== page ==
n 1990, the Visual Artists’ Rights Act (VARA) became a welcome addition to the federal Copyright Act of 1976. VARA was the first time the “moral rights” of an artist were federally protected in the United States. Moral rights are commonly understood to provide attribution to artists and protect the integrity of visual art pieces. Under VARA, this means authors have a right to claim authorship on pieces they create, prevent the use of their name on a work they did not create, and prohibit the destruction of works of “recognized statute” (both intentional and through gross negligence). The law aims to prevent intentional distortion or modification of visual art pieces that is “prejudicial” to the artists’ “honor or reputation.”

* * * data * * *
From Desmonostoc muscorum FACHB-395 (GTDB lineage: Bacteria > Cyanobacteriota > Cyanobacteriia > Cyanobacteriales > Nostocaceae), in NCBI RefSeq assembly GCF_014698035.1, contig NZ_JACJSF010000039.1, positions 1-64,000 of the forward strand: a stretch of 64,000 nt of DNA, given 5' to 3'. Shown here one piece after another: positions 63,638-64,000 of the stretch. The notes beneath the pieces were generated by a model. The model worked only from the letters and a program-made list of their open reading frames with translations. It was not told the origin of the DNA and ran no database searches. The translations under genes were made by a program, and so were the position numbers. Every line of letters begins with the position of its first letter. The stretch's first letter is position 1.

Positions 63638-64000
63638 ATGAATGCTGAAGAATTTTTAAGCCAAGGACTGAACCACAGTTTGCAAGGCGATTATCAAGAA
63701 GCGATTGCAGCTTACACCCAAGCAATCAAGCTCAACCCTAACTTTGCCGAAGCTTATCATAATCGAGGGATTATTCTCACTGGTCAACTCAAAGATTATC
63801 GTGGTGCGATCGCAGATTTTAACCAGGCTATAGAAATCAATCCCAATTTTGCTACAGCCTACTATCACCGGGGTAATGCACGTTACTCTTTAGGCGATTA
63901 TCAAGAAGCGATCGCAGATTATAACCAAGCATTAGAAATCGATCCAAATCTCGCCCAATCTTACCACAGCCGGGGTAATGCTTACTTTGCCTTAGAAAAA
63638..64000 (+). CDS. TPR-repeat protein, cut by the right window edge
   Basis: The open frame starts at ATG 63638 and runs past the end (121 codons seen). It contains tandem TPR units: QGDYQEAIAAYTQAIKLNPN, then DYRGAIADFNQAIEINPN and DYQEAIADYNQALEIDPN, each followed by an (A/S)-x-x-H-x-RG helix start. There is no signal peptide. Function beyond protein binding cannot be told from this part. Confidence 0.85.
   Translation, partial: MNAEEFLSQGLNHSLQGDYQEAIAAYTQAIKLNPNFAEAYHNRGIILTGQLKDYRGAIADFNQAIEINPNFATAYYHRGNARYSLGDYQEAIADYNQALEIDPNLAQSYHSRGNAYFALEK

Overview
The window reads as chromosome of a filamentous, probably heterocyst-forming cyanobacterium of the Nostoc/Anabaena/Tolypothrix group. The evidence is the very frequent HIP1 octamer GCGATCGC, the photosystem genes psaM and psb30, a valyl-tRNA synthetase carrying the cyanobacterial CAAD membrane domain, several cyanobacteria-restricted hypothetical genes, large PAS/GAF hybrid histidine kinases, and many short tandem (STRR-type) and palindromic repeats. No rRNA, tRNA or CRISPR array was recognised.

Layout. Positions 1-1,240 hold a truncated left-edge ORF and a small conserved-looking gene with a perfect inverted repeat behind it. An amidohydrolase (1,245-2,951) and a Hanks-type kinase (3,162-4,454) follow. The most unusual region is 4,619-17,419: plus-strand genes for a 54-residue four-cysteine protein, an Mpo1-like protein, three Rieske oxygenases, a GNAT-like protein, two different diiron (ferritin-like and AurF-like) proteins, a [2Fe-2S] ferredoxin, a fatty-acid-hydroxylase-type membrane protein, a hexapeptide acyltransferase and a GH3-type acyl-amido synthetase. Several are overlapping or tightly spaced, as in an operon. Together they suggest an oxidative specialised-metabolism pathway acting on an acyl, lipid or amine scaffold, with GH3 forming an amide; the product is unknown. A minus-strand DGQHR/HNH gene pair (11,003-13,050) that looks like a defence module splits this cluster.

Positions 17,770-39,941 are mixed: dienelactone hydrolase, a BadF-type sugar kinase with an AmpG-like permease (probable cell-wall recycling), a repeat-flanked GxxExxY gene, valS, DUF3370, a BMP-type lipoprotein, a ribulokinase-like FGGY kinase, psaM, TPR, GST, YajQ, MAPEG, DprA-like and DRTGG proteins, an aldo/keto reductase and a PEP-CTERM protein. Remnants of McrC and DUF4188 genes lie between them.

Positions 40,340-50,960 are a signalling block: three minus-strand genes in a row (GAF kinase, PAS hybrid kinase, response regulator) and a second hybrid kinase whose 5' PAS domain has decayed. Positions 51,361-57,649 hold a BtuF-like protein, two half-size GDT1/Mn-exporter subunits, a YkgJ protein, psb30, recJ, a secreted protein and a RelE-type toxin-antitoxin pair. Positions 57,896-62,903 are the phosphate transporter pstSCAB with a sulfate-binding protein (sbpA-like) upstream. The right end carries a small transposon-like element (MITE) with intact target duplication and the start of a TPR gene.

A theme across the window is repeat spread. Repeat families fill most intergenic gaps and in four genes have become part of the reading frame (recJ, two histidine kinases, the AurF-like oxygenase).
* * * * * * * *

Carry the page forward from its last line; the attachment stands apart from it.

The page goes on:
This post was originally published on the Cardozo Arts & Entertainment Law Journal website on October 10, 2023. The original post can be accessed via the Archived Link button above.
Green, Paige, "What Happens When the Public Wants to Remove Public Art? The Second Circuit Weighs In On One Recent VARA Case" (2023). AELJ Blog. 364.